Historically, laws and policies regarding reproductive rights have failed to
acknowledge the women's approach, rather it focused on other targets like
population control which totally undermined the women's reproductive autonomy as
spousal consent was a mandatory requirement for her reproductive health
services. Even though child marriage is a punishable offence yet India accounts
the highest number of child marriages which results in 20 percent of its
contribution in global maternal deaths.
Reproductive rights of an individual include the liberties like having
reproductive health; an individual's right to plan a family without any
coercion, violence or discrimination; terminate a pregnancy; learn about sex
education in public schools and gain access to services regarding reproductive
health. Pragmatically, the courts have played a crucial role in the expansion,
promotion and protection of reproductive rights.
It is unfortunate that the violations of reproductive rights of an individual
incommensurately affect women as they have the competency to get pregnant which
fails to ensure gender equality and justice of women. The Constitution of India
perceives many rights regarding this topic as fundamental rights like right to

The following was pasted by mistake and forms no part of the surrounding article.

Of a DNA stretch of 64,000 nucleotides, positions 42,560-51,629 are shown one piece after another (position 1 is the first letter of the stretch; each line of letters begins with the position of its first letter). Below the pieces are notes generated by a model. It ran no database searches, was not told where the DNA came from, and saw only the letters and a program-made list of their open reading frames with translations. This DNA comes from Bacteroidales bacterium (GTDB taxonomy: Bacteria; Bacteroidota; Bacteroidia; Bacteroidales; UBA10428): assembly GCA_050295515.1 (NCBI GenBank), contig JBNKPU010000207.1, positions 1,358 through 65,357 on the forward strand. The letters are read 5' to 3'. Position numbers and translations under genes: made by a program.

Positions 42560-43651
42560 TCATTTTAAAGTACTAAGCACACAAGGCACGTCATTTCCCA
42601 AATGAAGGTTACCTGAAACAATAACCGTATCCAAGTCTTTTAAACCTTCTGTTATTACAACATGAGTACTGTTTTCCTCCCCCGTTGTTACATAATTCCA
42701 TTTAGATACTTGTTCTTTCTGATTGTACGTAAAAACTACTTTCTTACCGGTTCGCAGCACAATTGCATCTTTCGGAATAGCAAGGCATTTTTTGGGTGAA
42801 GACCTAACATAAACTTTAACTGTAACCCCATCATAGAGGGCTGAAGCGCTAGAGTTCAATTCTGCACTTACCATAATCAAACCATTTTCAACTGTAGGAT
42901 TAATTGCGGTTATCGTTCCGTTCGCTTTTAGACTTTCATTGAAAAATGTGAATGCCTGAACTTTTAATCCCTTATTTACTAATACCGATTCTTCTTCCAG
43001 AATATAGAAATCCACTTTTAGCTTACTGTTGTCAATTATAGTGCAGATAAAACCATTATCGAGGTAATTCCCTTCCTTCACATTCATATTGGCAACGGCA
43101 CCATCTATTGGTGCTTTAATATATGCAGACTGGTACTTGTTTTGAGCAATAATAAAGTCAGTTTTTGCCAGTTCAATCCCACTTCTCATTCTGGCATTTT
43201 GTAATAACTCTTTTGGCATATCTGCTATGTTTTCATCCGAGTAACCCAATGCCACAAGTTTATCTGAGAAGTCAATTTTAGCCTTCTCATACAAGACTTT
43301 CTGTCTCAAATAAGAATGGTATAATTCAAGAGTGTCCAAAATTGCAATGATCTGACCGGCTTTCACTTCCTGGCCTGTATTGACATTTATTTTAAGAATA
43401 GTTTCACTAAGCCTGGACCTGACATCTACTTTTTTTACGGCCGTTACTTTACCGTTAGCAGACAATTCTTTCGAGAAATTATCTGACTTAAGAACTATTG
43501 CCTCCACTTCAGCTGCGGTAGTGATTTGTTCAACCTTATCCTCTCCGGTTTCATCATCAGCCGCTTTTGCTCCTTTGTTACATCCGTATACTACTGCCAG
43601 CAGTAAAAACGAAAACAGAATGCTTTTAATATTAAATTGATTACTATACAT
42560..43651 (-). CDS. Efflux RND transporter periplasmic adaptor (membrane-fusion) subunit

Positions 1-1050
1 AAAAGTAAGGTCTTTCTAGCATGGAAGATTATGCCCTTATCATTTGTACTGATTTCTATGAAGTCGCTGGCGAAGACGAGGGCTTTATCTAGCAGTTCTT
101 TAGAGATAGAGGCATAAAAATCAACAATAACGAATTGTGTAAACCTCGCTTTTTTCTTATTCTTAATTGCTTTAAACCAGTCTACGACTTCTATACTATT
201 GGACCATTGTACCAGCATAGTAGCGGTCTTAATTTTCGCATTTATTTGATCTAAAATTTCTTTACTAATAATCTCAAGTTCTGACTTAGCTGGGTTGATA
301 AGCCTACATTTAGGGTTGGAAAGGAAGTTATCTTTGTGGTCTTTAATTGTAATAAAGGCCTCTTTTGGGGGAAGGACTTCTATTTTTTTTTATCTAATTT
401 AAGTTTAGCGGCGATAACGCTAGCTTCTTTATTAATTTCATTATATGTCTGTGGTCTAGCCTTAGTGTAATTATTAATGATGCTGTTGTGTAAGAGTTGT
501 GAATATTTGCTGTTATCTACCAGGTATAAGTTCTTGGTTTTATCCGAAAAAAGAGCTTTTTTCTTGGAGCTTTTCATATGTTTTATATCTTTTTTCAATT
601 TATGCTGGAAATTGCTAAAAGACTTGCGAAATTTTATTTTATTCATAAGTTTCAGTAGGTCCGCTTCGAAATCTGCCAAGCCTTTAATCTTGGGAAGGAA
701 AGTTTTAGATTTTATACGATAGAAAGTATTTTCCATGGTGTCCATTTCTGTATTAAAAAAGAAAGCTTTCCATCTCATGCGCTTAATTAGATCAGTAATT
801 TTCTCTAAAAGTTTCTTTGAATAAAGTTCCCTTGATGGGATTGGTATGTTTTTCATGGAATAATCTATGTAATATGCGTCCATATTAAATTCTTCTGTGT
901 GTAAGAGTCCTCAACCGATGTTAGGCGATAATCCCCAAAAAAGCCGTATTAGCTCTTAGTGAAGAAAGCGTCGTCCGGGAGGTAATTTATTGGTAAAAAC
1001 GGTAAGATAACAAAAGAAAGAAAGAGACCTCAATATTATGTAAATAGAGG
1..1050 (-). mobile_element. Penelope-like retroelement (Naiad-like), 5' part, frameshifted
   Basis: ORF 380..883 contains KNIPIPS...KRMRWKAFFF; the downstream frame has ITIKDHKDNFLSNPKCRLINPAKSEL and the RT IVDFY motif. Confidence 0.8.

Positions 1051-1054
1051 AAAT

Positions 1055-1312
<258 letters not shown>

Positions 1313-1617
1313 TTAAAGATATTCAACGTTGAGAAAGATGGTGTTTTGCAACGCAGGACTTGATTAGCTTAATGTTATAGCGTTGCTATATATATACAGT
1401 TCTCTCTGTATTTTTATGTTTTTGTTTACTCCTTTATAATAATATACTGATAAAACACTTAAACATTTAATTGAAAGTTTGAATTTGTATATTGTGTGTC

equality, right against discrimination mentioned in Article 14 and 15
respectively, right to life and liberty mentioned in Article 21 which is
further expanded and interpreted through jurisprudence to include freedom from
torture or ill treatment, rights to health, and privacy, to provide just and
humane conditions for work and also to provide maternity relief which is
mentioned under Article 42 that the government has an obligation to fulfil.
As the right to health or reproductive rights are not mentioned as fundamental
rights under the constitution of India, there are several decisions given by the
Supreme Court which interprets the provisions that are already mentioned. The
judgement given by justice Puttaswamy interpreted Article 21 and acknowledged
the constitutional rights of women to make reproductive choices.
A three-judge bench in the Suchita Srivastava v Chandigarh
Administration stated that the entitlement to carry pregnancy to its full
term, to give birth, and further raising the child are included under the
reproduction rights of women as they form a part to their right to dignity,
privacy and bodily integrity like freely choosing birth control methods like
going through sterilisation procedures which should be respected.
- On 24th august, 2017 a 9 judge
- On 28th august 2019 a 3 judge bench